Sakhalin 2 a milestone on the road to gas spot market and bypassing transit prob

Sakhalin-2 wont be the last Gazprom LNG project, with the company planning further LNG developments. This will allow it to reduce dependence on transit countries, and cash in on the growing gas spot market.

Put one LNG plant on line – and think about the second. Just a day after Gazprom launched LNG production in Sakhalin – it announced it's in talks with Shell and Mitsui to create new LNG production capacity in the Yamal region. This echoes President Medvedev's plan to reduce Russia's dependence on transit countries.

“This market is feeling the pressure of the global financial crisis. Competition is getting tougher. At the same time Russia's dependence on transit countries is higher than we want it to be. We need new energy corridors that are not linked with transit.”.

Experts say LNG will revolutionise the global energy trade, creating a truly free spot market for gas. So far the gas trade has been based largely on long-term contracts, with more than 2/3 of the liquefied gas from Sakhalin already reserved by Japan and South Korea, but the spot market is becoming more attractive.

Gazprom’s CEO, Aleksey Miller, says the company is working on all European gas trading platforms and plans to test other spot markets.

“The volume of our operations on the spot market for the last four years has increased 8 times, reaching 25 billion cubic meters of gas. Gazprom is trading on spot market in Europe and is going to test the water in North America.”

However, Ilya Balabanovsky, Oil and Gas Analyst at Unicredit Securities, says that leaves about 10% to be sold on the spot market or to cover unexpected shortages in case of pipeline interruptions.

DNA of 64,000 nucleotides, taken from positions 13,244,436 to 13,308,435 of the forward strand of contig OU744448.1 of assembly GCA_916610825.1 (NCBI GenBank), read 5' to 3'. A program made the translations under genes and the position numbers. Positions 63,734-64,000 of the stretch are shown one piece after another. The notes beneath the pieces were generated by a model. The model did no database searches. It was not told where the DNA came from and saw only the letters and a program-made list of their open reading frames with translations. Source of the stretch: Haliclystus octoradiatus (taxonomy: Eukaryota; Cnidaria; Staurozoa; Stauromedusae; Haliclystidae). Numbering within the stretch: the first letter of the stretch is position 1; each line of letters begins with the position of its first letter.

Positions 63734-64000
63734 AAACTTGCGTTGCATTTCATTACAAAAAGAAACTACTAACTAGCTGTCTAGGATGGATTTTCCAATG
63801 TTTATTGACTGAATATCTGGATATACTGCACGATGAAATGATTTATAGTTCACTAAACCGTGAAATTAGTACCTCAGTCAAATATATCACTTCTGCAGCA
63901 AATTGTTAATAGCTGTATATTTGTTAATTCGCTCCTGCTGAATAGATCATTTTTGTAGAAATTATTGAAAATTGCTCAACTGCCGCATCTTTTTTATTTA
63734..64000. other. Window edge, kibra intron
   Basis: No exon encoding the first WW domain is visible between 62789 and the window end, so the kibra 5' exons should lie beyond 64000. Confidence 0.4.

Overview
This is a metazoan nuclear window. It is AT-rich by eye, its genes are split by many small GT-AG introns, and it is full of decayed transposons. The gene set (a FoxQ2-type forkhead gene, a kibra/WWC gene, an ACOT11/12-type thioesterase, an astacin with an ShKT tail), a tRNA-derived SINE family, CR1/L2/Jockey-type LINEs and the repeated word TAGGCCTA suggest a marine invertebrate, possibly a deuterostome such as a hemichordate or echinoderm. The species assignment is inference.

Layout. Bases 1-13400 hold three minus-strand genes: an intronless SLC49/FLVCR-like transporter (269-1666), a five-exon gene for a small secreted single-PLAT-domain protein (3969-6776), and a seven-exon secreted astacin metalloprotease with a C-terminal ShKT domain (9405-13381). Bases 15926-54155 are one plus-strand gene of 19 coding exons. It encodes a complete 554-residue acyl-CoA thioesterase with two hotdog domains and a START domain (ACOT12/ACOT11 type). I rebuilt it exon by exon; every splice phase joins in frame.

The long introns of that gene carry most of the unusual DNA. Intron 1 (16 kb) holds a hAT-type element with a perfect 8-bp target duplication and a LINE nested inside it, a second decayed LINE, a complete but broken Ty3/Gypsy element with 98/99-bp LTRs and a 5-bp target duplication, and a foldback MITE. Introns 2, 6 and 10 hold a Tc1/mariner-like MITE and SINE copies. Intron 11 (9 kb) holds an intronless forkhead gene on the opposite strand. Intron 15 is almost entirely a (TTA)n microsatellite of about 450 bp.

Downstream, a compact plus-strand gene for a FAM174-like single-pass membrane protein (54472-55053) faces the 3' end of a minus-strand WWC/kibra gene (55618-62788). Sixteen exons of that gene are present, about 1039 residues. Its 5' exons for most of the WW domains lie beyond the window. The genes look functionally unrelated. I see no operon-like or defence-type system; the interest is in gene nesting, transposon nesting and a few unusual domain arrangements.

“That's the part of the overall volume that is theoretically supposed to go to the U.S. West coast or to Mexico, or if the price is high enough, to anywhere else in the world. LNG is the only way to fulfill extra demand if something happens, for example if a pipeline gets blown up or if the Ukrainian situation plays up again.”

Tatiana Mitrova, Head of the Centre for International Energy Markets Studies, says Russia's geographic location gives it an advantage in supplying gas to the most profitable markets, more quickly than other producers.

“Even from Sakhalin to the western coast of the United States, its also shorter than from Middle eastern producers, or from Indonesia or Malaysia. It gives the possibility to more quickly transport gas to the market, and to more quickly get additional profits in a period of high prices.”

Today LNG producers sell only 10% of total exports on the spot market. But experts say this figure may change significantly by 2020. When energy consumption begins to rise, as the global economy recovers, gas producers may trade a quarter of exported LNG on the spot market.